KAI RYSSDAL: British drugmaker GlaxoSmithKline said today it's agreed to pay $70 million dollars to settle a price-fixing lawsuit. Add that to the $150 million Glaxo paid out last year for overcharging Medicaid and Mediacare and the company's out almost a quarter of a billion dollars. Sales of course are how drug companies make money. All the other companies, too. But pharmaceutical makers have gotten some special scrutiny for marketing drugs directly to patients. You've seen the television and magazine ads, but did you know the industry also pays nurses to help administer some of those drugs? And make house calls. Cathy Duchamp checked it out.
CATHY DUCHAMP: Cori Wisniewski doesn't look like a nurse. She wears blazers and stylish sunglasses. Drives a Mercedes. You might take her for a pharmaceutical sales rep. But she's not. She's a pharma-nurse.
CORI WISNIEWSKI: Well, first of all I am functioning under my own registered nurse license. And I have never been told not to talk intelligently about all the therapies. I've never been told that. Just to do the best job you can.
Pharmaceutical company Berlex pays Wisnieski and 79 other registered nurses to help people with multiple sclerosis take a drug called Betaseron. Other MS drug makers as well as companies that make diabetes medications do the same. The goal: to teach patients how to give themselves shots and manage the side effects.
WISNIEWSKI: And so for the first couple times, here's what it would sound like. [POP!]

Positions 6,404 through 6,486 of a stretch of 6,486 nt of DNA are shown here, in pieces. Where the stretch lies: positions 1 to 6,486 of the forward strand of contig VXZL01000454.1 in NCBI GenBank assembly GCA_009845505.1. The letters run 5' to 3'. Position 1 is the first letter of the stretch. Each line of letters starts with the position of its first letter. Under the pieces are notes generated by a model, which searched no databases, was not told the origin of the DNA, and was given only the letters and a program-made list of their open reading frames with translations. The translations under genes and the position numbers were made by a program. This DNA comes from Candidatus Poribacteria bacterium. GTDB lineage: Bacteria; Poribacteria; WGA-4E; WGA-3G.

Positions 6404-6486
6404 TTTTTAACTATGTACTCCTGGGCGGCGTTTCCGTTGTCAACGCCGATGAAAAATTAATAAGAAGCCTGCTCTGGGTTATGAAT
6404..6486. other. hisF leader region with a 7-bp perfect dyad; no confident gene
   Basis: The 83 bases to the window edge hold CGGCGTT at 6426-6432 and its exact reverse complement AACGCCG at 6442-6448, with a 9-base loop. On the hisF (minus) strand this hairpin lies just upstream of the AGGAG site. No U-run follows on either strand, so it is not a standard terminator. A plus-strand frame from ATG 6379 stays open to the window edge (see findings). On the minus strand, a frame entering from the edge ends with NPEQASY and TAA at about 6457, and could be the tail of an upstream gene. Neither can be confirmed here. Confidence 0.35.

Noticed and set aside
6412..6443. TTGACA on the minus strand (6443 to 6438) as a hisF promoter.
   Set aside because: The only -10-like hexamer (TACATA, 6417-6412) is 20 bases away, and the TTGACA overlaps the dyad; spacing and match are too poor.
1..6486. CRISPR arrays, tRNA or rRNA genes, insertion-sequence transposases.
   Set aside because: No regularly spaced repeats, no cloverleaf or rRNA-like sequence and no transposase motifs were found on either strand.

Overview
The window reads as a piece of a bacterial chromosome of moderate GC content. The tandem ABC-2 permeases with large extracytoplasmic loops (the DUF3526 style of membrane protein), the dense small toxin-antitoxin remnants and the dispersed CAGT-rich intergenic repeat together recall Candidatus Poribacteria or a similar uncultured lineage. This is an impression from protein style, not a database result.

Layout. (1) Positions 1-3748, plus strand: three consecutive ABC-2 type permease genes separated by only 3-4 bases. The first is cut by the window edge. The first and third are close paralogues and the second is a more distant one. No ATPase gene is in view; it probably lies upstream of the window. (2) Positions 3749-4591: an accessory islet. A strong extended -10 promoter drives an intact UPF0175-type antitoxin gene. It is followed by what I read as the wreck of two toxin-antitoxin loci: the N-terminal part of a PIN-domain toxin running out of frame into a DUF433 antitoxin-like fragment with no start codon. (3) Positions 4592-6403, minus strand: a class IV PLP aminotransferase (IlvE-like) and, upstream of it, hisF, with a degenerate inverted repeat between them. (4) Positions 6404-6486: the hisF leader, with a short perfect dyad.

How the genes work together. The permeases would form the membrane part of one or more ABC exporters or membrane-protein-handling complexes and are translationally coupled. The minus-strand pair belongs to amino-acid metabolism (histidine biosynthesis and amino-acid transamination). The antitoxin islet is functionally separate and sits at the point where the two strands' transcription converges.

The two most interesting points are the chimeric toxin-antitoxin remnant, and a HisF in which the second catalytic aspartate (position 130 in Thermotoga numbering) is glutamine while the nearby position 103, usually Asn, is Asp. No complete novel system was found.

This day Wisniewski's shows patient Gina Aplet how to use a new injector. Pharmaceutical companies call pharma-nurses a win-win. The companies make more money when patients stay on medications. Patients keep their disease in check.
But there are skeptics. MS patient Gina Aplet was one. Aplet had already tried two MS drugs by the time she met nurse Wisniewski. One made her feel like she had the flu for an entire year. The other left pockmarks in her legs and arms.
GINA APLET: It looks like someone took a 9-iron to a 3-par you know.
She says her doctor didn't know what was going on. The person who did was the pharma-nurse.
APLET: With Cori it's different. With Cori its just more one-one-one, dealing with one particular thing. She provides me information, I mean, a lot of support when I have questions.
But some people are raising red flags. One is pharma industry watchdog, Marcia Angell.
MARCIA ANGELL: Essentially it's allowing doctors to outsource the medical treatment of their patients
Now at Harvard Medical School, Angel wrote a book called the Truth About Drug Companies.
ANGELL: These nurses who work for the drug companies, indirectly if not directly, have a lot of face-time with patients. They can convince the patient that this drug is really important, when maybe it's not.
But physicians who oversee patients don't necessarily have a vested interest in a particular drug. Sylvia Lucas, a neurologist at the Western Multiple Sclerosis Center in Seattle, says pharma nurses are a Godsend:
SYLVIA LUCAS: The bottom line is that if this drug is not working, we know that. If there's progression of disease, we're gonna change the drug.
Lucas says lack of funding for staff nurses and for more doctors drives the need for pharma-nurses. Lucas herself sees about 500 MS patients a year, but has just one staff nurse to help.
LUCAS: I would love it to have two hours to spend with each patient, saying this is where you inject, these are the side effects you should expect. This isn't a cure, but it really is supposed to prevent picking up disease down the line. You know, it's almost like insurance.
For MS patient Gina Aplet, her pharma-nurse is her insurance agent. Aplet's staying on her medication and doing well.
APLET: It's not that I feel any better but I know that psychologically I'm doing better because I know that I'm not just sitting idly by waiting for the next strong episode to hit. I'm doing what it takes to make sure that when there is a cure I'm the number one candidate.
I'm Cathy Duchamp for Marketplace.